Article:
Company builds weather radio for Plain communities

— Raychel Sanner on Unsplash

If people don’t have access to technology during a weather emergency, how do they know to take cover or evacuate? The simple answer for Jane Marie Wix, of the National Weather Service in Kentucky, is simple: they don’t.

“This is a dangerous situation that we didn’t fully understand and see until we started putting puzzle pieces together in September 2021,” she explained. “We encountered a representative of Midland [maker of current weather radios used in the United States] and asked if they had a weather radio that didn’t include an AM/FM radio or that needed to be plugged in. And the answer was no.”

However, Midland was willing to look at the options and is working with a group of concerned experts from across the country and representatives of Plain communities. Traction is inching forward to the creation of a radio that makes sense — Plain sense.

The ability to reach those in the Plain community who may not have a cell phone and who do not utilize radios or televisions became a battle cry for the group. Looking back to past storms in the greater-Kentucky area, Wix noted that the need for early warning is very real, and the Plain communities are simply underserved.

Holmes County Emergency Management Agency Director Jason Troyer noted that there are about 21 tornadoes in Ohio alone each year on average. Last year, though, over 60 were reported. Situations in the heart of the Plain population in Holmes County, Ohio, brought the need to offer early warning to the forefront for Troyer and the Holmes County Commissioners.

Troyer recently reported to Commissioners about the work being done by Midland and the National Weather Service in Kentucky. The Weather Awareness for a Rural Nation initiative will have a primary focus on helping the Amish population by notifying them about weather in their area.

The prototype radio is simple. It has neither AM and FM bands nor a USB port. Instead, it has a solar panel as well as a hand crank and a battery backup that can be used to turn it on. The radio can be utilized by the Plain communities, but also by those who are camping or boating and not able to reach a cell network.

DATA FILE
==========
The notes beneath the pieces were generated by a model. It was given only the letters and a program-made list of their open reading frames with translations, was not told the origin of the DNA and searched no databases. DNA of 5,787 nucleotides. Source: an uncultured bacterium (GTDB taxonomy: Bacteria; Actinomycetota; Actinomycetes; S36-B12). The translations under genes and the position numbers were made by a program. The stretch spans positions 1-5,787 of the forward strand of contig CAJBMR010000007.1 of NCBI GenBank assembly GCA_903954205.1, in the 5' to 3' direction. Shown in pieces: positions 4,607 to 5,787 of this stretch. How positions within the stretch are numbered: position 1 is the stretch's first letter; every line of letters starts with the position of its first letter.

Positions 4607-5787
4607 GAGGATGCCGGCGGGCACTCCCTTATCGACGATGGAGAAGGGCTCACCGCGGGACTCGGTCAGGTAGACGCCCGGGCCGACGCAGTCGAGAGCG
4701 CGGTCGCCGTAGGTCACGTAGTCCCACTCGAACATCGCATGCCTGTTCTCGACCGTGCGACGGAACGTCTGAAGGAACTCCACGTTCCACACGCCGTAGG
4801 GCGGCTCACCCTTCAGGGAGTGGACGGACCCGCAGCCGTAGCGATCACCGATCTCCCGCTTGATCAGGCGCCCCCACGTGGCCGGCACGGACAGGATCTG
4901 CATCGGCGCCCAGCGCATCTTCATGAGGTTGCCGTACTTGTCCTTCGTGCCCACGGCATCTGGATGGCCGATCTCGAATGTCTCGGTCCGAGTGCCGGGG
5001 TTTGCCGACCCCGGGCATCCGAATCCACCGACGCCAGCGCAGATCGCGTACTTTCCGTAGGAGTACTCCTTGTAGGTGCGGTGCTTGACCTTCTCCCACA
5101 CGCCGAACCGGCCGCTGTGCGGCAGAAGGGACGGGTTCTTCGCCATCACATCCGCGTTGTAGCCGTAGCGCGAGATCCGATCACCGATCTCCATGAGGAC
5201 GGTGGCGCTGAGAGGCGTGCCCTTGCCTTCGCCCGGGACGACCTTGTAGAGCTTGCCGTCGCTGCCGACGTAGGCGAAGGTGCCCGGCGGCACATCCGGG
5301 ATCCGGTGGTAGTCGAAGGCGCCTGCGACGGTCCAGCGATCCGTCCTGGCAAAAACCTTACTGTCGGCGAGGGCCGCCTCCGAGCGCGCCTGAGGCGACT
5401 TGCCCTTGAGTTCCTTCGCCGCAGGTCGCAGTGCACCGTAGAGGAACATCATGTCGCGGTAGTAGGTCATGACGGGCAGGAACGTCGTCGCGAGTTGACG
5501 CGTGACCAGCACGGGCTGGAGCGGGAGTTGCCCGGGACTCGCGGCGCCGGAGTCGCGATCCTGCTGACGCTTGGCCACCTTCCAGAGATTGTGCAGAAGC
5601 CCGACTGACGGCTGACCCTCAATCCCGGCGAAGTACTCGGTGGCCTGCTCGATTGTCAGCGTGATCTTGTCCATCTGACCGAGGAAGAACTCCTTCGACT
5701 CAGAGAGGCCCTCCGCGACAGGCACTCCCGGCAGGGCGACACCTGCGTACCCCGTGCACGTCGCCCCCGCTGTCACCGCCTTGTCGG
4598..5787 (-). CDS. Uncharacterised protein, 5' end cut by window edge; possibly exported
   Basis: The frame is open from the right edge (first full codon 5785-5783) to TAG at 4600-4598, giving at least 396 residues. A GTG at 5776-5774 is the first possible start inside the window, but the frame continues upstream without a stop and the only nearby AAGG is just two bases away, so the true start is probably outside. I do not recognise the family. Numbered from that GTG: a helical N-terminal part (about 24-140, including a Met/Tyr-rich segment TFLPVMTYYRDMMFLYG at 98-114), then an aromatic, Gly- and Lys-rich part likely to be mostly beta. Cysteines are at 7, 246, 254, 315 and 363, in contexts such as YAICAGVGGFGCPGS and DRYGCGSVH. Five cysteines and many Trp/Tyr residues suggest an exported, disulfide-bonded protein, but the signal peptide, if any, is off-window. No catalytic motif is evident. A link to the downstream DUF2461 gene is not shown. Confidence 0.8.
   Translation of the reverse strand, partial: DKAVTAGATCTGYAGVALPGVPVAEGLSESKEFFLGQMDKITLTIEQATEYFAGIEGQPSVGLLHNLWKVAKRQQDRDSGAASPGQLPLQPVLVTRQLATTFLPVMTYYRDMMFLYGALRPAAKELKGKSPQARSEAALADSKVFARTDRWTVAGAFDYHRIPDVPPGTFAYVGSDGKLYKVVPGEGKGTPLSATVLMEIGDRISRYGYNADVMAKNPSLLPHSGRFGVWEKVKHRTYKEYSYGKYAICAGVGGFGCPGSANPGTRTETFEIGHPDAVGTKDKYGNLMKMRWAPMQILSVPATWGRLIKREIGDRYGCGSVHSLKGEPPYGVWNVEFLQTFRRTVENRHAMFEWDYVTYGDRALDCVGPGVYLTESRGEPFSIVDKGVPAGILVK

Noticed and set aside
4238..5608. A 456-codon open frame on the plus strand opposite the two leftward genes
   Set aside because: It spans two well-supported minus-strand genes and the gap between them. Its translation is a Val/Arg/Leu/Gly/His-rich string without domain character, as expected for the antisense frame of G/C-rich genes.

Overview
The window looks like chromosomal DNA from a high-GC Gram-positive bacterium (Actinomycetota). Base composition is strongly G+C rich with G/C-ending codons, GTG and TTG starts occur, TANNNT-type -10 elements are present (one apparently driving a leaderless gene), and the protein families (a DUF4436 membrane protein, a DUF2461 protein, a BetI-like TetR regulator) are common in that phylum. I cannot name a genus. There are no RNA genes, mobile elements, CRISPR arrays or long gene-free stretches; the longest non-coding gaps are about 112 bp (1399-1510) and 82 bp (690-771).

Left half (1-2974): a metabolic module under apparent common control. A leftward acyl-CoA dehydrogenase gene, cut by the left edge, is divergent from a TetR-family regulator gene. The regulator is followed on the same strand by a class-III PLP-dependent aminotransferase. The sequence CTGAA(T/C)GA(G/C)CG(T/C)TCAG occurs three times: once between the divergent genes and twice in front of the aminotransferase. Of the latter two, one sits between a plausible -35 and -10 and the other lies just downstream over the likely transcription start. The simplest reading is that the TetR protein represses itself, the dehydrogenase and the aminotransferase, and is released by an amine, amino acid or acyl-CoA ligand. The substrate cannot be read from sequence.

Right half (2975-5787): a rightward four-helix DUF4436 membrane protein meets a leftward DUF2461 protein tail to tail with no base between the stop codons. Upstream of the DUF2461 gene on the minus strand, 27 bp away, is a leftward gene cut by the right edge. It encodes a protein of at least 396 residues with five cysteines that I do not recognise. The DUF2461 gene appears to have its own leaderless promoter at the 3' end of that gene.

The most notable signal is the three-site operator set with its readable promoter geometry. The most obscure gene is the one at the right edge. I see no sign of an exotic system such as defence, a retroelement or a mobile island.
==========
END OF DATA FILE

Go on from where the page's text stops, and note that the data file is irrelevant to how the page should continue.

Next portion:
Troyer and Wix both noted that Midland is working to make the project a reality. The hope is that grant funding can help put the units into production.

Troyer noted that he is looking at grants to purchase the units once they have been produced to get them into the hands of Amish families in Holmes County. He explained that a tragedy is at the heart of the development: an Amish family’s four children were killed when they were swept away by flood waters in April 2020.

That tragic event, as well as a deadly tornado in 2021, made apparent the need to find a way to share pertinent weather information with everyone — not just those who adopt the latest technology. “Some people know if a tornado is coming if the sirens can be heard in their community,” Wix noted. “But what about those who don’t have a siren they can hear?”

Troyer asked the same thing. He noted that because Holmes County’s Amish population is around 49 percent of the county’s estimated 44,000 people, he will do whatever he can to support the program.

One key to the radio working well is its ability to screen warnings. This means that a tornado warning for Holmes County will not be heard on a radio in Nashville and vice versa. All warnings will be as hyper local as possible.

Wix and her team talked with Bruce Jones of Midland about getting the most basic weather radio into production. Currently Midland is working the kinks out of the prototype. It is based on the EF-40 model that Midland currently distributes. The unit will have a button that owners can use to get the most up to date forecast each day at 10:00 am.

The gray-colored unit is something Jones feels will be accepted in the most conservative Plain communities. “Our goal is to give them a weather radio that fits with their traditions,” he said. But [we] also [want to] give them access to the warnings issued by the National Weather Service so we can cut down on flash flood and tornado fatalities.”

The Young Center of Anabaptist and Pietist Studies in Elizabethtown, Pa., estimates that Ohio’s Amish population was about 84,000 in 2023.

A longer version of article appeared in The Budget, Closer Look section, on January 10. Used with permission.

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